On the first day of Pride Month, June 1, Florida became the eighth state this year to enact a law targeting transgender student athletes — but the state and Republican Gov. Ron DeSantis will face a legal fight over the measure.
On the same day, leading advocacy group Human Rights Campaign (HRC) announced its plan to sue over the law, making the Sunshine State a legal battleground in what HRC calls the "worst year for anti-LGBTQ legislation in recent history."
In a new interview, HRC President Alphonso David said it's "certainly possible" the lawsuit could reach the Supreme Court, and expressed confidence that DeSantis "will lose" what would be a high-profile case in the nation's conservative-leaning high court.
The law enacted in Florida, dubbed the "Fairness in Women's Sports Act," bars transgender athletes from participating in girls' and women's sports at public schools and colleges. DeSantis, a close ally of former President Donald Trump and a potential 2024 presidential candidate, hailed the law as "ensuring fairness in women's sports."
"Girls are going to play girls sports and boys are going to play boys sports," DeSantis said at a press conference as he signed the measure.
HRC will challenge the law on the grounds that it's discriminatory and lacks medical justification, said David, who joined HRC two years ago after serving as chief counsel to New York Gov. Andrew Cuomo.
"What they're seeking to do actually doesn't make any sense," David tells Yahoo Finance Editor-in-Chief Andy Serwer. "It would be one thing if you have the medical professionals saying we agree with you, but they don't."
"You also have the legal practitioners that are saying we are missing the underlying rationale for these bills in the first place," he adds. "Federal law expressly prohibits discrimination on the basis of LGBTQ status in the areas that they're seeking to legislate."
The National Collegiate Athletic Association (NCAA) said in April that it firmly supports the opportunity for transgender athletes to participate in women's and girl's sports. "Our approach — which requires testosterone suppression treatment for transgender women to compete in women’s sports — embraces the evolving science on this issue and is anchored in participation policies of both the International Olympic Committee and the U.S.," the NCAA said.
The HRC's planned case against the law will succeed if it reaches the Supreme Court, despite the court's conservative majority and the nation's history of notable rulings against marginalized communities, David said.
"Emotionally, of course, I'm always concerned, because as a community, we have not received comprehensive protections. And in some cases, the court has decided against marginalized communities," he says.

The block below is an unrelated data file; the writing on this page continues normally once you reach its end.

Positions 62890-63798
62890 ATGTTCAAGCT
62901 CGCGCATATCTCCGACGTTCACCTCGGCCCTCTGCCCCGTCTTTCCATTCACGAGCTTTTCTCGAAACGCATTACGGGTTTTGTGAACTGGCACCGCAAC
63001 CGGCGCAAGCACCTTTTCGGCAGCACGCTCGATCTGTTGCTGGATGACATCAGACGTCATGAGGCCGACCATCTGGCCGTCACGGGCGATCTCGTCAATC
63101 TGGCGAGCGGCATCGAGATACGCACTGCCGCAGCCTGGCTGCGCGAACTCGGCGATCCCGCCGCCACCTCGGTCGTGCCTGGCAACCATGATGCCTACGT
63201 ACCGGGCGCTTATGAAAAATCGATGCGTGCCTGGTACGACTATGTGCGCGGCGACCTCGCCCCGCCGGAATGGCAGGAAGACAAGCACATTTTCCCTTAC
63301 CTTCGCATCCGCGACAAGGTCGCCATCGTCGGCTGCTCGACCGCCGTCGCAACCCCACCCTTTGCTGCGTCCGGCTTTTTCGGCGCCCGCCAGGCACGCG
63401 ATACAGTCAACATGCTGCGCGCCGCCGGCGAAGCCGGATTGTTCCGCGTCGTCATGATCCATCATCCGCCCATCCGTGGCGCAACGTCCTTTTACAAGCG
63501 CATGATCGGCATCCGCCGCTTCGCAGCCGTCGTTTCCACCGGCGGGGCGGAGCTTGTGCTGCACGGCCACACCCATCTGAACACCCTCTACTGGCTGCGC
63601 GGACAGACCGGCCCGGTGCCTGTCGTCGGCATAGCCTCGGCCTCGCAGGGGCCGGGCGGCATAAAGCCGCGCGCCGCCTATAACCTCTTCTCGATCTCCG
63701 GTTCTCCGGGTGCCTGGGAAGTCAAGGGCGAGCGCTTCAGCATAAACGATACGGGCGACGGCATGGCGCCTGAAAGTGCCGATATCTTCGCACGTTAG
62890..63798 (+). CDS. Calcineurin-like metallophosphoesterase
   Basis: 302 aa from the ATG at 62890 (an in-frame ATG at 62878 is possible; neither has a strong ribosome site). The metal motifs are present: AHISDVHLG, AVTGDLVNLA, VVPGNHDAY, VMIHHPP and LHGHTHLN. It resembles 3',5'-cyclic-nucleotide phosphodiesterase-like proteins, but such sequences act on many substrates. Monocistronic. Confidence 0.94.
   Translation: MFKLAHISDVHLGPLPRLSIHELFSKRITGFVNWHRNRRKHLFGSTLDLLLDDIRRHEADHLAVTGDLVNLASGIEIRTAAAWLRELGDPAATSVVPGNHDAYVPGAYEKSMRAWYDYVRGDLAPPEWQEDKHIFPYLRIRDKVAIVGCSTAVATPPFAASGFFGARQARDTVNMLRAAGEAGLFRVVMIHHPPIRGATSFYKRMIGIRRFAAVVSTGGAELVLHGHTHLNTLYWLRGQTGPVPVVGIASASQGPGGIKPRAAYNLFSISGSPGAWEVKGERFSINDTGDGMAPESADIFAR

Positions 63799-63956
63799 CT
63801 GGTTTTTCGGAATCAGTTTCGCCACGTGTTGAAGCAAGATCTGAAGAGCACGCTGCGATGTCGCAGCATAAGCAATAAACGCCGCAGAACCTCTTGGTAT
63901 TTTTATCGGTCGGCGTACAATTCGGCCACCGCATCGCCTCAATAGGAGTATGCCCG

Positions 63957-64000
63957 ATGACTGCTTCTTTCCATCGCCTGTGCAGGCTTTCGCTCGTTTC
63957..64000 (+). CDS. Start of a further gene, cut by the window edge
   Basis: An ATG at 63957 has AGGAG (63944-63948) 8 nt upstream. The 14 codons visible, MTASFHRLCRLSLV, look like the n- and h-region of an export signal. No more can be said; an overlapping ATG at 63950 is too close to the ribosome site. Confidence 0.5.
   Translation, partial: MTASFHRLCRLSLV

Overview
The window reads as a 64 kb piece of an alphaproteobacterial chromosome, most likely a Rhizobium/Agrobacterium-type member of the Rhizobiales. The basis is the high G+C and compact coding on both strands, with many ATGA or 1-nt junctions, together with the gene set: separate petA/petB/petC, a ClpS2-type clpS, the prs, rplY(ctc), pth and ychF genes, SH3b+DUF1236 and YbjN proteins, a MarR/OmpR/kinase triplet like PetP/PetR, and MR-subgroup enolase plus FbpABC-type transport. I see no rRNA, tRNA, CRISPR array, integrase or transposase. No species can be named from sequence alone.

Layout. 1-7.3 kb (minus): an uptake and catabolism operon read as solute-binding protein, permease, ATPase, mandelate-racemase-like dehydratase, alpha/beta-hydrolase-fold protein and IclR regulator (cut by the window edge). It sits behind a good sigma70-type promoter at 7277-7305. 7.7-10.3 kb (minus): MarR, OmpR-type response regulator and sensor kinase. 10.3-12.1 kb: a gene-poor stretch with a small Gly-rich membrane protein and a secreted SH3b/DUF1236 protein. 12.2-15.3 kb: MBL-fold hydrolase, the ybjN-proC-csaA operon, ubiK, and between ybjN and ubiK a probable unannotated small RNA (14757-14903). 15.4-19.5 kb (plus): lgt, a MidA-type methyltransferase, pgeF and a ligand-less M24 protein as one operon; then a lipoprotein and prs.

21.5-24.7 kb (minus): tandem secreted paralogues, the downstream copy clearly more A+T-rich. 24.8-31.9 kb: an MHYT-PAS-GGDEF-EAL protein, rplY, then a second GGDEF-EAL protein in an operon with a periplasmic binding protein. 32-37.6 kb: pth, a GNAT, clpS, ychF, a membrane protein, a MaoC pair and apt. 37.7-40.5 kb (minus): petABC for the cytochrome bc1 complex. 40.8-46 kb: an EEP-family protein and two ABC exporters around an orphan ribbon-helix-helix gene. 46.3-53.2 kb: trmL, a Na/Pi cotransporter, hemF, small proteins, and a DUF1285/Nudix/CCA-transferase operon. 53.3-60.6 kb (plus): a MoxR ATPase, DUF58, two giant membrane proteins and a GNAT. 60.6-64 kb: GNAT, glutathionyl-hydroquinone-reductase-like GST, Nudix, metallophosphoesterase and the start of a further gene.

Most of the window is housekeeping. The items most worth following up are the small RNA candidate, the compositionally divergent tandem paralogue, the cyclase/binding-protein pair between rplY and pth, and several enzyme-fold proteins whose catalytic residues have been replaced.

"But intellectually, I look at the court decisions. I look at federal law. I look at our Constitution. And it would be intellectually dishonest to say in these cases that transgender people should not be protected under law," he adds.
At least 18 bills, ranging from preventing transgender girls from playing sports to erasing transgender people from school curricula, have been signed into law across nine states — Arkansas, Alabama, Mississippi, Montana, North Dakota, South Dakota, Tennessee, West Virginia, and Florida.
To account for the wave of legislation, HRC will expand its legal strategy nationwide, David said.
"We are working with our partners all over the country to not only challenge these laws in court, but also to hold the elected officials accountable — these elected officials who have advanced these bills," he said.
The bills introduced by Republican-controlled state legislatures reflect a desire to generate political support, rather than resolve a problem, David said. Indeed, the Associated Press reported in March that it reached out to two dozen state lawmakers sponsoring bills barring transgender athletes from participating in female sports and that, in almost every case, the legislators could not cite a single instance where those athletes had caused a problem.
"You ask yourself a basic question: Why, in 2021, are you looking to ban transgender girls from participating in sports consistent with their gender identity?" he says. "There is no crisis in Florida; there's no problem."
"The elected officials are seeking to solve nothing more than mobilizing their base on the backs of really vulnerable people," he adds.